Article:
Conversion of foreign bank branches into locally incorporated or limited liability companies affects their supervision, safety net and risk rating. A local incorporated bank is supervised by the Financial Services Authority (OJK) and covered by local safety nets.
Their deposits, for example, are insured by Indonesia’s Deposit Insurance Corporation (LPS). Branches of foreign banks are subject to supervision and covered by safety nets of their respective home countries. As branches they can borrow foreign exchange from their headquarters without being charged with a risk premium.
Foreign borrowing of Indonesian entities is more expensive because they are subject to Indonesian risk ratings. As a result, interest rates will increase after the change of legal status of branches of foreign banks to locally incorporated banks.
On top of the capping on foreign ownership in banking, BI also issued regulations in 2013 that affected the capital structure and direction of credit of foreign banks. The new capital equivalent maintained assets regulation requires foreign banks to invest a minimum amount of capital in their Indonesian branches.
The regulation also requires foreign banks to serve small and medium enterprises and open up offices outside Java. Only agriculture-based Rabobank of Holland and Norinchukin bank of Japan have experiences in financing agribusiness and cooperatives.
Amid declining commodity prices since 2011, the government introduced an export ban for unprocessed minerals. In 2013, the government informed the Netherlands to terminate its bilateral investment treaties starting from July 2015. This may be the beginning of the termination of another 62 bilateral investment treaties signed with other countries.
As it takes years to build expensive infrastructure and energy intensive smelter plants, the government restrictions on the export of unprocessed minerals further reduced both export and tax revenues of the government from royalties and mining related taxes. The nickel ore refiners in Japan, which obtained about 50 percent of their nickel ore from Indonesia, complained about the export ban and the high export tax.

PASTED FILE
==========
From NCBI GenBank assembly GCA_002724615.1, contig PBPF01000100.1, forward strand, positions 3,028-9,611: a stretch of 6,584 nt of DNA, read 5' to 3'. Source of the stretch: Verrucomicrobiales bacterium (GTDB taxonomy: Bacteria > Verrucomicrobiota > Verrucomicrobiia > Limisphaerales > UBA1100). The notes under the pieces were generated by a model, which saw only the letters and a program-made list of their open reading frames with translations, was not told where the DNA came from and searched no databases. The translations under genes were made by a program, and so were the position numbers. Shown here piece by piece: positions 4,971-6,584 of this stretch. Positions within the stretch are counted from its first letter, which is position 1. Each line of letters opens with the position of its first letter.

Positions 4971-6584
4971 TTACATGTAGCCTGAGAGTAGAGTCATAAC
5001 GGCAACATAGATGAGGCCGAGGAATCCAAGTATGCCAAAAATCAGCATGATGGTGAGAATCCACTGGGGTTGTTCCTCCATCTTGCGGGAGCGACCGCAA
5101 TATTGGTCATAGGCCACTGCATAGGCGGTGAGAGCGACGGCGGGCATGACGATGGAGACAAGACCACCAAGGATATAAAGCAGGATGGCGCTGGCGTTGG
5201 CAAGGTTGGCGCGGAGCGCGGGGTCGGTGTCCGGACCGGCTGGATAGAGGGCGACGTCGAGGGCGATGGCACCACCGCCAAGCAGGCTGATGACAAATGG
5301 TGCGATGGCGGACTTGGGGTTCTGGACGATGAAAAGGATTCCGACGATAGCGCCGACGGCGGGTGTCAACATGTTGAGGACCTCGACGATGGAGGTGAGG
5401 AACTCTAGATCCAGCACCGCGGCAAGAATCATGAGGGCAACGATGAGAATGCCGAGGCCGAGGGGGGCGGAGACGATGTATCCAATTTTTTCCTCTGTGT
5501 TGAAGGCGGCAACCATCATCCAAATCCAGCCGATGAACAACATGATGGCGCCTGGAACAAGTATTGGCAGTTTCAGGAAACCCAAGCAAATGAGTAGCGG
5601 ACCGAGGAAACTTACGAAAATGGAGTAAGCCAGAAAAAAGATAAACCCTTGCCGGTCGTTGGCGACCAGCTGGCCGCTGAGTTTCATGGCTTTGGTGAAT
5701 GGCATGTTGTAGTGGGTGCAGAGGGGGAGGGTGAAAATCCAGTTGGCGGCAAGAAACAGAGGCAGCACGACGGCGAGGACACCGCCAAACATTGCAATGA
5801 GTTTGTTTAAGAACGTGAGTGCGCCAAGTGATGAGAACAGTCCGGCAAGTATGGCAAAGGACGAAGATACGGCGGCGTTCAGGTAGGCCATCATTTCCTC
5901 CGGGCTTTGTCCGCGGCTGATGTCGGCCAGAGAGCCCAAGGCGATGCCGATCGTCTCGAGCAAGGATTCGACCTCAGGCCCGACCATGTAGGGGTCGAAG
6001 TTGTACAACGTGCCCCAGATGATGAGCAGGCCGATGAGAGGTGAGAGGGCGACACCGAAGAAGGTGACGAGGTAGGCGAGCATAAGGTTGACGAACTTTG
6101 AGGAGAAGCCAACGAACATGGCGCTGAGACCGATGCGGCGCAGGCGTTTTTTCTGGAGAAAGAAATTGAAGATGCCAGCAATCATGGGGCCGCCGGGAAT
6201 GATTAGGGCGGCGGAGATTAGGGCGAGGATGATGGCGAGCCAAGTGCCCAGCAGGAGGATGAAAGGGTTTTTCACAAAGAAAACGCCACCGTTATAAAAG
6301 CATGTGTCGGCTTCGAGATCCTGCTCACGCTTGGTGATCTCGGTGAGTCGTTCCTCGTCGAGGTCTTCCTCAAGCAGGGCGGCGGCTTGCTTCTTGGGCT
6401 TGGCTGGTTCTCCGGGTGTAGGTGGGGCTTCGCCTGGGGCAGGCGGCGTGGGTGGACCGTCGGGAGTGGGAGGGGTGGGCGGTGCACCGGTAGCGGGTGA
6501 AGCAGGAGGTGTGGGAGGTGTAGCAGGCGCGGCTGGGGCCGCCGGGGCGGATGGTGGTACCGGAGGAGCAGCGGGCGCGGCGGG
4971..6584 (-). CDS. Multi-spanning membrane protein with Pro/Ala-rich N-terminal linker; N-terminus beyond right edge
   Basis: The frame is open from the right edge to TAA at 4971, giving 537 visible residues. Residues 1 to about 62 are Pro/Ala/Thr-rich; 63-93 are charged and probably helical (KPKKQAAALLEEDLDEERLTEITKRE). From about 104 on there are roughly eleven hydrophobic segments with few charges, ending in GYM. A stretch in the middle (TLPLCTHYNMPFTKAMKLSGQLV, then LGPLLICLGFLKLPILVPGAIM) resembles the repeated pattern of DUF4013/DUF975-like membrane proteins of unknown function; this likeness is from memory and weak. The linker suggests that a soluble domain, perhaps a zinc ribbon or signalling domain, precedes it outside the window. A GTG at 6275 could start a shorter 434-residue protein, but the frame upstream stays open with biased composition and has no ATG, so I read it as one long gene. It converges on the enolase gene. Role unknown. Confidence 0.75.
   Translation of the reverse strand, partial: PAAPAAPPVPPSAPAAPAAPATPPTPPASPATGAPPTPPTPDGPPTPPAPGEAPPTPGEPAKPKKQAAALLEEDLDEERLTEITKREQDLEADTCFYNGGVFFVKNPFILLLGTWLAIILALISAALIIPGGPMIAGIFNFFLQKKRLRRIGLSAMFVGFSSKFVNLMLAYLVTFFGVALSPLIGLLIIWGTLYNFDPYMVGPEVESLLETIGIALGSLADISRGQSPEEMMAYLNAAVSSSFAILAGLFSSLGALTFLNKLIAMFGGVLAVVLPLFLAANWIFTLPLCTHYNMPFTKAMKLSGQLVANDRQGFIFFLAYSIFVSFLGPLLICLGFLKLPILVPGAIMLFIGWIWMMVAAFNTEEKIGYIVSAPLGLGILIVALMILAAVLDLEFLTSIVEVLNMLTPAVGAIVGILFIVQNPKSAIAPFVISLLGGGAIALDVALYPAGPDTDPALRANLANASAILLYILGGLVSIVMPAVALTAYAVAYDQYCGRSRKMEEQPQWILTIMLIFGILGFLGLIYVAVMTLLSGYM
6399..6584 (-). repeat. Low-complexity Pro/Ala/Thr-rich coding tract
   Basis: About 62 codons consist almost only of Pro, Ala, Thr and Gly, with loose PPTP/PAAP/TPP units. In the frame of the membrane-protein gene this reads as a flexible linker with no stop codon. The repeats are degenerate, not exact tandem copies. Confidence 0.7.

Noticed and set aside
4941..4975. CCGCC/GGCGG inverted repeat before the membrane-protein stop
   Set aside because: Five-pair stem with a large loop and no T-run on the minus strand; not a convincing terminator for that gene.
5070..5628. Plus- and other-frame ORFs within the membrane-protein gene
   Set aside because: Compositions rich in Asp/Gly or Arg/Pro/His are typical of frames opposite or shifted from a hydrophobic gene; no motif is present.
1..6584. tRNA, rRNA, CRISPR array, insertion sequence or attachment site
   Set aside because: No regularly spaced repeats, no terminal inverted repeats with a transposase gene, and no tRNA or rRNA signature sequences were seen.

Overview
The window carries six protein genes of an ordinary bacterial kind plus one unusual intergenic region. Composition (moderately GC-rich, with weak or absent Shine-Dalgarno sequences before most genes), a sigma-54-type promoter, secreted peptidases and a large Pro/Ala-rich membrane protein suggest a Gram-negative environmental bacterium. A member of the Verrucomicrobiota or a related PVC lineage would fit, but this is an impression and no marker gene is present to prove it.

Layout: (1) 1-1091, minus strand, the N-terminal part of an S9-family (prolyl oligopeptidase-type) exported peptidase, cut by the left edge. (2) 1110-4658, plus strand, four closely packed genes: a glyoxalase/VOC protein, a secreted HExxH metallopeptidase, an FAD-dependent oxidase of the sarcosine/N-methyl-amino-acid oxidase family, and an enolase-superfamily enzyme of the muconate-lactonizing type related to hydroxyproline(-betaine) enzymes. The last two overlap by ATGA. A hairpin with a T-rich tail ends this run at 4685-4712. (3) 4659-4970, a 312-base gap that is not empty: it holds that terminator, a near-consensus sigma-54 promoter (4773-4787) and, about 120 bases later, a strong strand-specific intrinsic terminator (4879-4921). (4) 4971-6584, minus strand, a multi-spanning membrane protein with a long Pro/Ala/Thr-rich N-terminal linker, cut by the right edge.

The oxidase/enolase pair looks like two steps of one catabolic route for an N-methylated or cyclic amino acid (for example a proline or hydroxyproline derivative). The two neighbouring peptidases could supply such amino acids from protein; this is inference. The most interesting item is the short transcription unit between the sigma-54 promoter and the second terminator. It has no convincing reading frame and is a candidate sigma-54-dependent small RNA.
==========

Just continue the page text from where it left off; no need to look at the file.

The export ban was later replaced by a punitive export tax for category 1 minerals until the producers meet the minimum required level of processing and refining as specified in Government Regulation No. 1/2012 The export ban continuously applied to category 2 minerals as the producers already have some processing capacities. Category 1 minerals are primarily copper but also include iron ore, manganese, lead, zinc, ilmenite and titanium. Category 2 minerals are primarily nickel, bauxite, tin, gold, silver, chromium and 65 mineral products.
Building smelters for category 1 minerals are more expensive as they are subject to economies of scale, energy intensive and require large infrastructure such as harbor and land transportation both at the sources as well as at the receiving ends of mineral ores.
The investment treaty generally guarantees basic rights to investors of (i) fair and equitable treatment, (ii) adequate physical security and protection, (iii) most favored nation status, (iv) no expropriation or nationalization without market value compensation, (v) free repatriation of capital and profits and (vi) arbitration of dispute by International Center for Settlement Dispute (ICSID) in Washington, D.C.
The last item is very important. Again, the legal system is still relatively weak and therefore cannot properly protect property rights and enforce business contracts.
The writer is a professor of economics at the University of Indonesia. He is a former senior deputy governor of Bank Indonesia, the central bank. He obtained his PhD in mathematical macroeconomics from Tufts University in the US.